Volume of M&A deals reported likely to rise substantially as a result of new Competition Law rules
Volume of M&A deals reported likely to rise substantially as a result of new Competition Law rules (27 January 2015)
- Steady increase in M&A activity and Private Equity M&A deals in 2014
- Recent change to law will almost certainly mean more M&A notifications in 2015 with many smaller deals now having to be notified to authorities
- New rules mean directors should check to see whether deals are notifiable
2014 saw a notable increase in merger and acquisition (M&A) activity and a significant uplift in transactions undertaken by private equity players, according to the Merger Notifications Review, published by A&L Goodbody's EU, Competition & Procurement Group.
The Review confirms a 52% increase in the number of M&A deals reported to authorities between 2009 and 2014. Forty-one deals were notified to the new Competition and Consumer Protection Commission (CCPC) and Competition Authority in 2014 – an increase of 11% on the 37 deals notified in 2013 and a significant increase on the 27 deals in 2009.
The most active sectors during 2014 were Financial Services, Health & Medical, and Food & Drink.
While trade buyers continued to dominate the market, the number of private equity deals showed a significant increase in 2014, representing 34% (14 deals) of overall M&A activity in 2014 – thus demonstrating the strong appetite among private equity players to buy into Ireland’s recovering economy.
Dr. Vincent Power, Partner and Head of EU, Competition and Procurement at A&L Goodbody comments: "As forecast in our report last year, there was a steady increase in merger notifications in 2014. We anticipate an even more substantial increase in notification activity in 2015 given the introduction of new rules in 2014. The reduction in the thresholds means that more mergers and acquisitions will have to be notified. There was a 42% increase in mergers in the last two months of 2014 over the same period in 2013. Directors must now be more careful to scrutinize deals to see if they are notifiable because the thresholds for compulsory notifications have reduced."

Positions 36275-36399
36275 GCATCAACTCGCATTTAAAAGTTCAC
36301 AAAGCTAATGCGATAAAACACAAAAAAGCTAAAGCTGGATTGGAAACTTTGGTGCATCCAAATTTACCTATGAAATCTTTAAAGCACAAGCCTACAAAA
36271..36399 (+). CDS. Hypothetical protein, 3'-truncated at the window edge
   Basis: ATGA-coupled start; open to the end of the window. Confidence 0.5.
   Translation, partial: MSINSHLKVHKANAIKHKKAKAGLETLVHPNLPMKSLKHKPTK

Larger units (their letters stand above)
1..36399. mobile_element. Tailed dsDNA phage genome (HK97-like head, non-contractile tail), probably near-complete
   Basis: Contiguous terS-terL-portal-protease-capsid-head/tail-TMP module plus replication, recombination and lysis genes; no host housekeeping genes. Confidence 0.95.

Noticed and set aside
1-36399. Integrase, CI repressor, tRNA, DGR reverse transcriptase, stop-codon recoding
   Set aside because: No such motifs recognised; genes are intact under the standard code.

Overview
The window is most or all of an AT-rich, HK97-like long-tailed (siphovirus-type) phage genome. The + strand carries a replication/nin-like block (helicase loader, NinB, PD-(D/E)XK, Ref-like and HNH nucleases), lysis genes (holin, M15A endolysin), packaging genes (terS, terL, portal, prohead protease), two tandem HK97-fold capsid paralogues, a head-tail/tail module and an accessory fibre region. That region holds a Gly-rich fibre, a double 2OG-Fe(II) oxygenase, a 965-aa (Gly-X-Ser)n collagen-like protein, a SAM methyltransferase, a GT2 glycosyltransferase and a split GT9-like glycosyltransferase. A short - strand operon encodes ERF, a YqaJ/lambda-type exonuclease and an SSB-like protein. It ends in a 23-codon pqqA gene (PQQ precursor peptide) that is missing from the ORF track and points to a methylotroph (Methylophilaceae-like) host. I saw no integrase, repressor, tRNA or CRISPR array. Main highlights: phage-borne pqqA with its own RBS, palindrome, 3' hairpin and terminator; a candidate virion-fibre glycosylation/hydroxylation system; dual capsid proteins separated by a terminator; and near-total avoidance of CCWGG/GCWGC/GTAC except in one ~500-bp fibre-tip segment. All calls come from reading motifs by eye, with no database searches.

Dr. Power points out that executives contemplating M&A deals must now contend with more rigorous examination of their plans than would have been the case even five years ago and that there is an increasing focus on transparency.
“It is now commonplace for the EU and Irish competition authorities to ask for emails, business plans or memos from several years previous as part of the notification process. Executives contemplating M&A deals therefore have to be aware that their thoughts on their competitors or the marketplace could become open to scrutiny, and ultimately determine the success of a deal. This focus on transparency is likely to be the next major battleground for Irish merger control.”
"The CCPC has reviewed over 600 deals since 2003, blocking only three of these. This is in line with international norms."
Anna-Marie Curran, Partner in the Group, commented: "Under the new merger regime, it is the same notification form for the smallest and the largest businesses. It is the same fee of €8,000 – the EU charges nothing to even the largest M&A deals and some other jurisdictions have scale fees depending on turnover. Because the thresholds have fallen under the new regime, more deals will have to be notified. Notifications under the new regime, since 31 October, have involved the sale of individual hotels and garages. The new regime allows a more targeted and precise review by the CCPC of what is happening on the ground in Irish M&A activity but more businesses now need to factor in the possibility of having to notify their deals."
Alan McCarthy, Partner in the Group, observed: "Merging parties will have to expect that the CCPC will likely take longer to approve mergers in 2015 even where there is no material issue given the extended time period afforded to the CCPC to assess notified mergers under the new rules. Last year's media merger control experience in Ireland provided no indicators for the likely timing impact of the new media merger rules in 2015. These new rules will require the notification of media mergers to either the European Commission or to the Competition and Consumer Protection Commission and also separately to the Minister for Communications, Energy and Natural Resources. Merging parties in media mergers will need very carefully to plan how long it may take to obtain final media merger approval given the potentially extensive time periods for their review under the new rules."
Notable deals notified in 2014 included:
- AerCap /ILFC
- Lone Star/Start Mortgages/Nua Mortgages
- Valeo/Wardell/Robert Roberts
For full details on the report, please see our 2015: Review of Irish Merger Notifications in 2014.
For further information please contact a member of our EU, Competition & Procurement Team.
Date published: 27 January 2015